Interview With Barry Schwartz

Lets Talks SEO: Interview With Barry Schwartz

If you are into Digital Marketing, regardless of how long you are in the industry, you must have visited a few sites, and one of them must be this. I call it a Newspaper of the search industry, and I am so happy that I am interviewing today the person behind this website. He is smart, talented, and a person who always has its positive hat on, Mr. Barry Schwartz.

If you haven’t visited the search engine roundtable yet, I don’t know what rock you were living under, but this should be your bookmarked website, and you should check this website pretty much every day, if not multiple times a day.

Other than search engine roundtable, Barry is also a Search Engine Land’s News Editor and owns RustyBrick, a NY based web consulting firm.

Barry, thank you very much for taking the time for this interview. I will try not to bore you with repetitive questions so that you have fun answering the questions, and our readers can get tons of new information and knowledge out of this interview.

So, here are my questions:

Question: As I said earlier, your blog on search engine land is the number one source when it comes to digital marketers getting the latest updates and news about the industry. But, I want to know a little bit about the other side of the table- how do you collect news and updates, and what is the typical day looks like in the life of a news editor at SEL/SER?

Answer: I collect my news through many different sources including subscribing to a lot of RSS feeds of various search blogs, I follow a lot of industry forums, a ton of people on social media and I have various check lists I check daily for changes. So I am constantly monitoring change in the space. Plus, since so many people know I track these changes – many people tip me off to changes via email or on social media – that is always a huge help.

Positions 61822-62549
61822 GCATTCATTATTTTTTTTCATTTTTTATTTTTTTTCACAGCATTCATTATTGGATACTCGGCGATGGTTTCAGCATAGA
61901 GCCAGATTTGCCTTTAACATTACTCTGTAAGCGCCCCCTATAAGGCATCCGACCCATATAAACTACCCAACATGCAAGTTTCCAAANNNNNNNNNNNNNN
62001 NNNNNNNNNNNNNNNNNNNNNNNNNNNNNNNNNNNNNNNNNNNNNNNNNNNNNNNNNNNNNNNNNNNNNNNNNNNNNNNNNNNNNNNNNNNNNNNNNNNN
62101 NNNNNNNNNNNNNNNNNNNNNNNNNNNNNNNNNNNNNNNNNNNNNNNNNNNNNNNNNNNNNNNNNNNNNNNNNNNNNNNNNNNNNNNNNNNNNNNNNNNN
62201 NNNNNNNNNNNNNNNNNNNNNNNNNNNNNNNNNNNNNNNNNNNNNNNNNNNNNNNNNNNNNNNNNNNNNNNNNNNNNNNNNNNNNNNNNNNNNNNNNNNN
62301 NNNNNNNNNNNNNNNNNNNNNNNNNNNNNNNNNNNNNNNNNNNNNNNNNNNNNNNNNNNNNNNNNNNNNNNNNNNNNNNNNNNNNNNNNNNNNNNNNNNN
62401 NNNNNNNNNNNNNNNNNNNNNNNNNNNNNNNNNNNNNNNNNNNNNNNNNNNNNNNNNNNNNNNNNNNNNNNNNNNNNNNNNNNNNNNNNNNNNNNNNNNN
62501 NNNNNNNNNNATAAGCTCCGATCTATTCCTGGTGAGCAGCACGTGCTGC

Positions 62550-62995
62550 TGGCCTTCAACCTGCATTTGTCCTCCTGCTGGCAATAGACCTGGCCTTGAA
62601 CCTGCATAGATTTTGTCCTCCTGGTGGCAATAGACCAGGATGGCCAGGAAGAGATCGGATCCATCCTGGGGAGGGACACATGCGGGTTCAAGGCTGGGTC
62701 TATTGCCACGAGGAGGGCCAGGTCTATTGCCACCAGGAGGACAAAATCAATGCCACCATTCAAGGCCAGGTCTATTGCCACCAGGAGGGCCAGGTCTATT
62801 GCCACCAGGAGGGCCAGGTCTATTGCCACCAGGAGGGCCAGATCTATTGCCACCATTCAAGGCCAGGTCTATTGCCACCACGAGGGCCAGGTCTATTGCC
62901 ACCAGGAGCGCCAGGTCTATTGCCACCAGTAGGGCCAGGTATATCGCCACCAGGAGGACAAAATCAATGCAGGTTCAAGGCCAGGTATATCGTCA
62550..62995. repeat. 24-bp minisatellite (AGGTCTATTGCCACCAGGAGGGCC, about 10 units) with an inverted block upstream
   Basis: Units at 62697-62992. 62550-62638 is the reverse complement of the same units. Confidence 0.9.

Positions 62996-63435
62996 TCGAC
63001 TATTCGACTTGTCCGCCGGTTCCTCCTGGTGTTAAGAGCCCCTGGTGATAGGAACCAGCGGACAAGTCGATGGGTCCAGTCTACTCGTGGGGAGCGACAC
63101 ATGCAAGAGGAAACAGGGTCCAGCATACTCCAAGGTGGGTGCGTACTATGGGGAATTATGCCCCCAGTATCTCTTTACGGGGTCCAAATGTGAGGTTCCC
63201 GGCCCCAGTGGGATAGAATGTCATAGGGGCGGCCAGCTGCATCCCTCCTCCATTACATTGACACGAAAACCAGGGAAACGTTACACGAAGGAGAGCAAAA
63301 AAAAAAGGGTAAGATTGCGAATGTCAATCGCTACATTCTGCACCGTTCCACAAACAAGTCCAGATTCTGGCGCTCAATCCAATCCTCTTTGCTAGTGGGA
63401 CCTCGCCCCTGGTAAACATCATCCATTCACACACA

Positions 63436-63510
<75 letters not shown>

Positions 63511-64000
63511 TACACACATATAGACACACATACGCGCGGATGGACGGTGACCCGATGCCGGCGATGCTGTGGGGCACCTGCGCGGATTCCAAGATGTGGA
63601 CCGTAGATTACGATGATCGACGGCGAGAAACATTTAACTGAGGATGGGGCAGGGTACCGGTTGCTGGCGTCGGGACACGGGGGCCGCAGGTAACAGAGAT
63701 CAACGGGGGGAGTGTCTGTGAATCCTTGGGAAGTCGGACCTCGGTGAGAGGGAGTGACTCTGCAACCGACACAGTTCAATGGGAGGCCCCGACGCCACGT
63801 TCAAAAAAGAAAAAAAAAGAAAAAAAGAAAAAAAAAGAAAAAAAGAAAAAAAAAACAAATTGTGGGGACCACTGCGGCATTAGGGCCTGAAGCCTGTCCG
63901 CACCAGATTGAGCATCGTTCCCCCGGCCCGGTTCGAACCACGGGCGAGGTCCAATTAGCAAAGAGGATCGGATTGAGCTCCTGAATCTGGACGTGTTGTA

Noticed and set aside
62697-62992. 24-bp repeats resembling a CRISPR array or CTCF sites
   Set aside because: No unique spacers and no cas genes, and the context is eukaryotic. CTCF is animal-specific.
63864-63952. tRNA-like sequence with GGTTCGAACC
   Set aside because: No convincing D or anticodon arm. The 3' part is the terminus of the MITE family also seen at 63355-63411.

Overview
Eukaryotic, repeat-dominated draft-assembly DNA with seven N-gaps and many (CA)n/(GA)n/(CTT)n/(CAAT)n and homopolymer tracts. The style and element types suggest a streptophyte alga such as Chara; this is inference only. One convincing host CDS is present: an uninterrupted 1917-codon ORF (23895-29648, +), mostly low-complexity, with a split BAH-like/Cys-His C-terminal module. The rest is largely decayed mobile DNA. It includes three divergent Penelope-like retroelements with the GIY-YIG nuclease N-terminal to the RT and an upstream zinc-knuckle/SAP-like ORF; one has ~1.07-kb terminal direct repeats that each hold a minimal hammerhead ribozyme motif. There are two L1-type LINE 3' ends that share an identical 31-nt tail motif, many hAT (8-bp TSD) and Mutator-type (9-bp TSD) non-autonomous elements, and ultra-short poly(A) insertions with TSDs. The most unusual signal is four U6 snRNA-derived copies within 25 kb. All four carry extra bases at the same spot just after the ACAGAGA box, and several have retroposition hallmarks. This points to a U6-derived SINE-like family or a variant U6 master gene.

Question: With the latest updates in Google with regards to SEO like passage-based indexing, core web vitals, and others, do you think in the coming years, the importance of link building/link acquisition will drop significantly?

Answer: No, I do not.  Links, in my opinion, will always be an important ranking signal at Google.  I do think that the page experience update (the one that will look at core web vital metrics) will not be a game charger.  Passage indexing is going to be big but that isn’t going to hurt sites that are well optimized, Google said it helps sites that are poorly optimized.  But the core algorithm updates are always the biggest changes we get from Google from an SEO perspective and links will probably always matter in the foreseeable future.

Question: In a high-level overview, according to Google, what is the most important ranking factor, according to Google? Is it content, technical SEO, or link building? Or anything else, if any?

Answer: I hate these types of questions because Google has so many factors and for each site, what each individual site needs to work on is different. But if are twisting my arm, I’d say

  1. Content,
  2. Links and
  3. Technical SEO – making sure your site is crawlable and indexable.

Question: If I ask the top 3 tools you use daily or your 3 go-to tools when it comes to SEO?

Answer: I don’t do SEO but if I did,

  1. Google Search Console
  2. Bing Webmaster Tools and
  3. Google Analytics.